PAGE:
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In our technologically driven world, are you keeping up? Is your Facebook profile up to date, are your Instagram pictures perfectly filtered, and are you an undeniable pro at crafting 280-character phrases? Or are you falling short?
On one end of the spectrum, our world is turning digital, and if you’re not keeping up you risk becoming irrelevant. Social media is turning into an essential marketing platform for businesses and personal brands — to not take advantage, some might say, is to cut yourself short. But on the other end of the spectrum, our increasing dependence on our screens is impacting the way we interact — how we present ourselves both in real life and online can prevent us from taking part in what is happening right in front of us.
This juxtaposition is explored in Cardinal Stage Company‘s next production, Sex with Strangers, which closely examines first impressions, online and real-life personas, intimacy, status, and the right to a past that doesn’t define your future. From playwright Laura Eason, who is also known for her work on Netflix, Sex with Strangers will come to Bloomington’s Ivy Tech John Waldron Auditorium from February 9 to February 25, directed by guest director Scott Weinstein.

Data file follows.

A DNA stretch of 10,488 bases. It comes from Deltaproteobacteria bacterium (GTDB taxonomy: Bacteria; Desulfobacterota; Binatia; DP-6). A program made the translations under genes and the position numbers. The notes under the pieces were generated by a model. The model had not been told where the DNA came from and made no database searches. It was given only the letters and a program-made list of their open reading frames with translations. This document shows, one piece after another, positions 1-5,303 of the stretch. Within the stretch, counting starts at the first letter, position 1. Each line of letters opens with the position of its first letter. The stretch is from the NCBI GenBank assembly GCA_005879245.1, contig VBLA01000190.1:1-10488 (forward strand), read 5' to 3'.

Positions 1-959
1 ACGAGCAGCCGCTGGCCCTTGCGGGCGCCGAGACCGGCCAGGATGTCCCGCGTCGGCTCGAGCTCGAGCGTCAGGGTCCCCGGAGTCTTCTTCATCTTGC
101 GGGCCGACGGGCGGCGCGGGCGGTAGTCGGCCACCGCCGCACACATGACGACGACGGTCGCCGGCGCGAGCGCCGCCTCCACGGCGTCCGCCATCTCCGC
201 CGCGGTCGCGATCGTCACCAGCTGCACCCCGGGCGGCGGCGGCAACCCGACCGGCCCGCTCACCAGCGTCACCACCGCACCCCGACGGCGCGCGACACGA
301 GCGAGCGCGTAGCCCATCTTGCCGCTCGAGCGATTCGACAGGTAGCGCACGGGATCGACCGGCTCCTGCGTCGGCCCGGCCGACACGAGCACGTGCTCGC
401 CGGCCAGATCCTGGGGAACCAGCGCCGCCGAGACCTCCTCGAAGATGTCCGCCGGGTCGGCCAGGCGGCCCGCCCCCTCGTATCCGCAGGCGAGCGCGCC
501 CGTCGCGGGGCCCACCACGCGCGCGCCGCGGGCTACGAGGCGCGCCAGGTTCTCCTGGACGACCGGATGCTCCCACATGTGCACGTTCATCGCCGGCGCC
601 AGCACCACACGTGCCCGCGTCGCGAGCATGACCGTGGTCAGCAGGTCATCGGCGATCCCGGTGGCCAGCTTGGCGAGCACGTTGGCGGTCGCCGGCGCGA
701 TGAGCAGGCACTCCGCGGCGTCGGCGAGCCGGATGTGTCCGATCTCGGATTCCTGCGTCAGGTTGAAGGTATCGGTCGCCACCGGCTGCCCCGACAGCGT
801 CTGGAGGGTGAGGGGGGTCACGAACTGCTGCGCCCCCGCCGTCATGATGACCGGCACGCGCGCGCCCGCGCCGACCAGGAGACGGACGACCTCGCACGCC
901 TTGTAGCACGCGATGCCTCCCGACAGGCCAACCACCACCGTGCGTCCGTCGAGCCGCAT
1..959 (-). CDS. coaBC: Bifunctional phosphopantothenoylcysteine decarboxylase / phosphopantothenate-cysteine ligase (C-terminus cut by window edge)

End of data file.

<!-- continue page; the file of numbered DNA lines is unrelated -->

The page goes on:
Watch a video by Blueline about the production of ‘Sex with Strangers.’
Although Weinstein has never directed a show that has quite the same mix of sex, comedy, tension, and danger to it, he is excited to bring it to such an intimate space. “We’re using a thrust configuration, with audience on three sides, so no one is more than maybe 12 feet from the action,” he says. “You’ll really get to be a fly on the wall of this fascinating pairing.”
This two-person show is set around Olivia and Ethan who meet in a quaint Michigan bed and breakfast. Olivia, a novelist in her late 30s and discouraged by the reception of her first book, has turned to teaching for a living. She has no digital presence, and the poorly written online reviews of her book were her downfall. Ethan, 10 years younger, is wildly successful in his own writing endeavors — his success stemming from his blog, with the same title as the play, Sex with Strangers, which chronicles his sex-capades with women for a year. Ethan, unlike Olivia, leverages both the good and the bad online and is connected to his phone and a Wi-Fi signal like an IV drip keeping him alive.
Actor Brian Cowden, who plays Ethan, says two-person casts are certainly a challenge, but the payoff is that you get to really be alive and connect with the other person on stage, and the audience gets to feel like they’re getting to see something really private and special.
As Olivia and Ethan get to know each other by discussing their hopes, dreams, fears, and aspirations as writers, they quickly realize that each one has what the other wants. Although Ethan is successful, he isn’t writing the material he wants and isn’t considered a serious writer. Olivia, on the other hand, is what you would consider a serious writer and writing what she wants but no one is reading it. Their attraction turns to intimacy and both characters struggle to decipher where, exactly, their attraction is rooted — is it love or just lust for what the other has?